Updated 5:45pm Eastern Time
In one of his first acts in the Oval Office, President Joe Biden signed an executive order to have the United States rejoin the Paris climate agreement, the largest international effort to curb global warming.
The U.S. officially withdrew from the accord to limit climate-warming greenhouse gas emissions late last year, after President Donald Trump began the process in 2017. It is the only country of the nearly 200 signatories that has withdrawn. Biden vowed to sign on Inauguration Day the documents needed to rejoin the agreement.
The U.S. played a large role in creating the 2015 agreement. It aims to avoid the most catastrophic climate change scenarios by keeping average global temperatures from rising no more than 2 degrees Celsius, and preferably less than 1.5 degrees Celsius by 2100, compared to pre-industrial times. Global temperatures have already increased by a little more than one degree Celsius.
"The window for meaningful action is now very narrow – we have no time to waste," said Dr. M. Sanjayan, chief executive of Conservation International, an environmental advocacy group. "President Biden's action today is certainly a step in the right direction."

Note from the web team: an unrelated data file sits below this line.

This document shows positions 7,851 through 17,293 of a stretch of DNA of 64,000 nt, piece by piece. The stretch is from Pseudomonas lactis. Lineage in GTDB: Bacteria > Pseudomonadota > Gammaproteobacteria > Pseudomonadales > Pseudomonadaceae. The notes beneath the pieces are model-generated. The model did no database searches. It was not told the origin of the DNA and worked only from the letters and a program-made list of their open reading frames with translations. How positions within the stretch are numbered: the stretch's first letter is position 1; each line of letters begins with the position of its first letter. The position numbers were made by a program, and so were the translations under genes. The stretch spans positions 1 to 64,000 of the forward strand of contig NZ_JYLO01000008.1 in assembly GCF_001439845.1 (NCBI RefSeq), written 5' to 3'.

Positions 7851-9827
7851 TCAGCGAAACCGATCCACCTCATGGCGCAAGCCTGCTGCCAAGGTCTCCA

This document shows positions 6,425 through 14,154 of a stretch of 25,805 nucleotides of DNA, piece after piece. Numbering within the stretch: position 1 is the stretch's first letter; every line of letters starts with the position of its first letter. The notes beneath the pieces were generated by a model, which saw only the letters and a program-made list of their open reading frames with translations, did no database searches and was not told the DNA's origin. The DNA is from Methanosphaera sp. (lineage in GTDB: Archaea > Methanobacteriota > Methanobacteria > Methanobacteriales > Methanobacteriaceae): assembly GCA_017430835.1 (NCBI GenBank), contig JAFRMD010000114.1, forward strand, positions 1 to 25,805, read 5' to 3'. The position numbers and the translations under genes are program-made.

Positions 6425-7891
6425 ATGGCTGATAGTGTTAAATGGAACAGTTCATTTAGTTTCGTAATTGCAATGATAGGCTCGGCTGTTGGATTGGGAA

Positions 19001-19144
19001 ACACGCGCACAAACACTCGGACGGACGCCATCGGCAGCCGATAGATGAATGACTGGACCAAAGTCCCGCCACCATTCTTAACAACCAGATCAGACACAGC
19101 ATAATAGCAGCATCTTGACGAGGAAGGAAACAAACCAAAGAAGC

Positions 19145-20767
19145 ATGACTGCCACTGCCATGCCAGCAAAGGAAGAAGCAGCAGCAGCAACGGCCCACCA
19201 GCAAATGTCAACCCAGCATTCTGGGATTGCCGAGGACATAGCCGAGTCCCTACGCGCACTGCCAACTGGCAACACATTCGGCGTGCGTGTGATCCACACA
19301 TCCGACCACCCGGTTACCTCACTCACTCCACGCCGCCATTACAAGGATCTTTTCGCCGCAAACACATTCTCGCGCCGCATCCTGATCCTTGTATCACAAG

It will take 30 days for the U.S. to officially rejoin the agreement, but meeting its targets is going to be a taller order. The U.S. is the second-largest producer of carbon emissions, behind China, and has contributed more to global climate change over time than any other country.
As a candidate, Biden made a bold pledge to cut all greenhouse gas emissions from the nation's electric sector by 2035 and to make the country carbon-neutral by 2050. Carbon emissions have been decreasing from the country's electricity sector as coal plants have been retired over the last decade and utilities ramp up their reliance on renewable energy sources like wind and solar.
Industrial and transportation sources of carbon emissions are going to be harder to curtail. In 2017, transportation overtook electricity generation as the largest source of greenhouse gas emissions in the U.S.
Biden is expected to stiffen auto emissions standards, but writing new rules takes time.
Still, Biden's move to rejoin the Paris Climate Agreement signals to the world that the U.S. is serious about addressing climate change again, and that it will have a seat at the table when world leaders meet in Glasgow to make new climate pledges later this year.
United Nations Secretary General Antonio Guterres welcomed the American re-entry into the climate agreement. In an emailed statement, he wrote: "We look forward to the leadership of United States in accelerating global efforts towards net zero."